The next steps in defamation reform, including the development of an anti-SLAPP mechanism, limp slowly closer – updated

Murphy, Costello, Harris, via Oireachtas website

The written answer to two Parliamentary Questions earlier this week (on Tuesday 21 February 2023) provides hope for imminent publication of the long awaited the General Scheme of a Defamation (Amendment) Bill, including the introduction of an anti-SLAPP mechanism.

Deputy Catherine Murphy TD (pictured above left) asked the Minister for Justice if his Department has been engaging with the European Parliament in relation to the proposed directive on Strategic Lawsuits against Public Participation; and to detail what anti-SLAPP mechanisms his Department is considering for domestic legislation.

Deputy Patrick Costello TD (pictured above centre) asked the Minister for Justice the status of the proposed introduction of an anti-SLAPP mechanism in Irish law (details supplied), as committed to in May 2022; and if he will make a statement on the matter.

Minister for Justice Simon Harris TD (pictured above right) took both questions together and replied (links, and emphasis, added):

On 1st March 2022, the Government approved publication of the Report of the Review of the Defamation Act 2009 and the development of a General Scheme of a Defamation (Amendment) Bill on foot of the Report.

As the Deputy has noted, a key recommendation in the Report is to introduce a new ‘anti-SLAPP’ mechanism – referring to Strategic Lawsuits against Public Participation – to allow a person to apply to court for summary dismissal of proceedings that he/she believes are a SLAPP. SLAPPs are legal proceedings, often without merit, whose main objective is not to succeed on the substantive issue claimed. Instead, they seek to deter debate or criticism by the defendant on matters of public interest, which is inconvenient to the plaintiff’s interest, by generating disproportionate costs and burdens of litigation to intimidate and obstruct them.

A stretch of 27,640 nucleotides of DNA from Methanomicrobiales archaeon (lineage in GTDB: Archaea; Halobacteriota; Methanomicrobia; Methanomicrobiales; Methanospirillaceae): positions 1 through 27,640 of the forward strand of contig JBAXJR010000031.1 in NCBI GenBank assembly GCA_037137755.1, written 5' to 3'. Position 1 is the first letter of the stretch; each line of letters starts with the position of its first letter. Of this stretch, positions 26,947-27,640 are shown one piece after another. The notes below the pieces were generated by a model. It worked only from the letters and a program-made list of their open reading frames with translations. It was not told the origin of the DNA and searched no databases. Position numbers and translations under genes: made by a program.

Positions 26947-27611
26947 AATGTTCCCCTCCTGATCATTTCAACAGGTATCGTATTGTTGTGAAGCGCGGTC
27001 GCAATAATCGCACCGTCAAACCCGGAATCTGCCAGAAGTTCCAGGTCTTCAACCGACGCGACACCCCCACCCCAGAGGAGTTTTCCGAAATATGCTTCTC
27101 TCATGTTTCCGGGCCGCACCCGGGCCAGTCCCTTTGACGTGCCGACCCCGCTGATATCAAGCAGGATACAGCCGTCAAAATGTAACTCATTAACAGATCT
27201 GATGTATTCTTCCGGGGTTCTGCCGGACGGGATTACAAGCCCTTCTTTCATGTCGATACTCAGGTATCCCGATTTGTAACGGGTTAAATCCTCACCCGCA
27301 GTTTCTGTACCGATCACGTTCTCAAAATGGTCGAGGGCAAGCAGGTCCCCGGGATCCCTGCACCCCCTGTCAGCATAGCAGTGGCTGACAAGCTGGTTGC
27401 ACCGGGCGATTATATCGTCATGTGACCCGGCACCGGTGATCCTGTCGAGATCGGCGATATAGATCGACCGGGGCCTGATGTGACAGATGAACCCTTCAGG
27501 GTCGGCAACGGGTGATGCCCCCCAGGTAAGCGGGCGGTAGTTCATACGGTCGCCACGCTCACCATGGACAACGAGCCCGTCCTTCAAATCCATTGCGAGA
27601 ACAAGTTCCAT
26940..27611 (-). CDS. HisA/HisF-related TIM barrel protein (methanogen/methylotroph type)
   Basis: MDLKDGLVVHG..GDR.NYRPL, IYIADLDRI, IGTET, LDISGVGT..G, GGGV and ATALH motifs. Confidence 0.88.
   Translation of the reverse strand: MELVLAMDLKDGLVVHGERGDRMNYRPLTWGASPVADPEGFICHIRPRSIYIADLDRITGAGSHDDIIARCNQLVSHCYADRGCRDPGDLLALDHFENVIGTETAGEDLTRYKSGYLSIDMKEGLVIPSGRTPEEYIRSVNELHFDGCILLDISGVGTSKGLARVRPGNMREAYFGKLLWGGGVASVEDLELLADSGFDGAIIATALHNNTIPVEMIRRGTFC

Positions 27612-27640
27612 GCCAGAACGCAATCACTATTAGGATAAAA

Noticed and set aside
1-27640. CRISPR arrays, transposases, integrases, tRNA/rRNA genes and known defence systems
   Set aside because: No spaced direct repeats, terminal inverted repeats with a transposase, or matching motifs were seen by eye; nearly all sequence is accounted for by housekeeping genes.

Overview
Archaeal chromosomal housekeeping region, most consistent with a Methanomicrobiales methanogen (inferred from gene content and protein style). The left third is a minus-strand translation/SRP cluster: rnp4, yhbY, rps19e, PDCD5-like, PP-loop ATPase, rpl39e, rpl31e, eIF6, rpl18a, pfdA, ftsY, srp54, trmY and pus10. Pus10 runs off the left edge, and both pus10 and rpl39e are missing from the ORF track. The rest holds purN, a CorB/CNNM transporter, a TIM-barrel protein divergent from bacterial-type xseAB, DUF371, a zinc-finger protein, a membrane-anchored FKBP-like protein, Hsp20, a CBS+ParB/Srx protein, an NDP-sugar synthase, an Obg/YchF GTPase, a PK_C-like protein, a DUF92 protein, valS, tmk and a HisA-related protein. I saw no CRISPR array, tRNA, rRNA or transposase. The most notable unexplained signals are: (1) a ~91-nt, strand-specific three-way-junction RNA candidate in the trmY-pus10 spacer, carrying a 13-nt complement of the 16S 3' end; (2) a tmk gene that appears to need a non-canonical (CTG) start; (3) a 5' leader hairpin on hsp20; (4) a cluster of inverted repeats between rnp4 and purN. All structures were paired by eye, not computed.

Preparation of the General Scheme of a Defamation (Amendment) Bill, to advance the reforms following the Review, is a priority for the Government and it is my intention to submit the General Scheme of the Bill to Government in the coming weeks for publication.

With regard to the European Commission Proposal for an EU Anti-SLAPP Directive, Ireland supports the proposal. As the Deputy will be aware, we have opted in to the adoption and application of the Proposal, in accordance with Protocol No. 21 annexed to the Treaty on European Union and to the Treaty on the Functioning of the European Union, following a Government Decision and resolutions of the Dáil and Seanad to that effect. The proposal is currently under detailed consideration by officials of the Member States in a Council Working Group. Officials from my Department are actively participating in those discussions.

This is all very welcome; the next steps in defamation reform limp slowly closer; and I look forward to the fruits of the Department’s labours at domestic and EU level.

Leo Varadkar, via Oireachtas websiteUpdate (26 February 2023): The Sunday Independent, without referring to this, nevertheless reports that, for other reasons, defamation reforms are to be fast-tracked:

The Government is to prioritise reform of defamation law this year … according to senior government sources. The Sunday Independent can reveal Taoiseach Leo Varadkar [pictured right] has asked acting Justice Minister Simon Harris to fast-track the proposed reforms. … Last March, Justice Minister Helen McEntee received cabinet approval to prepare new legislation, which the Department of Justice is to prioritise this year.

If this process is fast-track, I’d hate to see the slow road. Nevertheless, it is encouraging that the issue remains near the top of the Government’s agenda. Let’s hope that reform “this year” is sooner in the year rather than later, and let’s see how fast the fast track really is.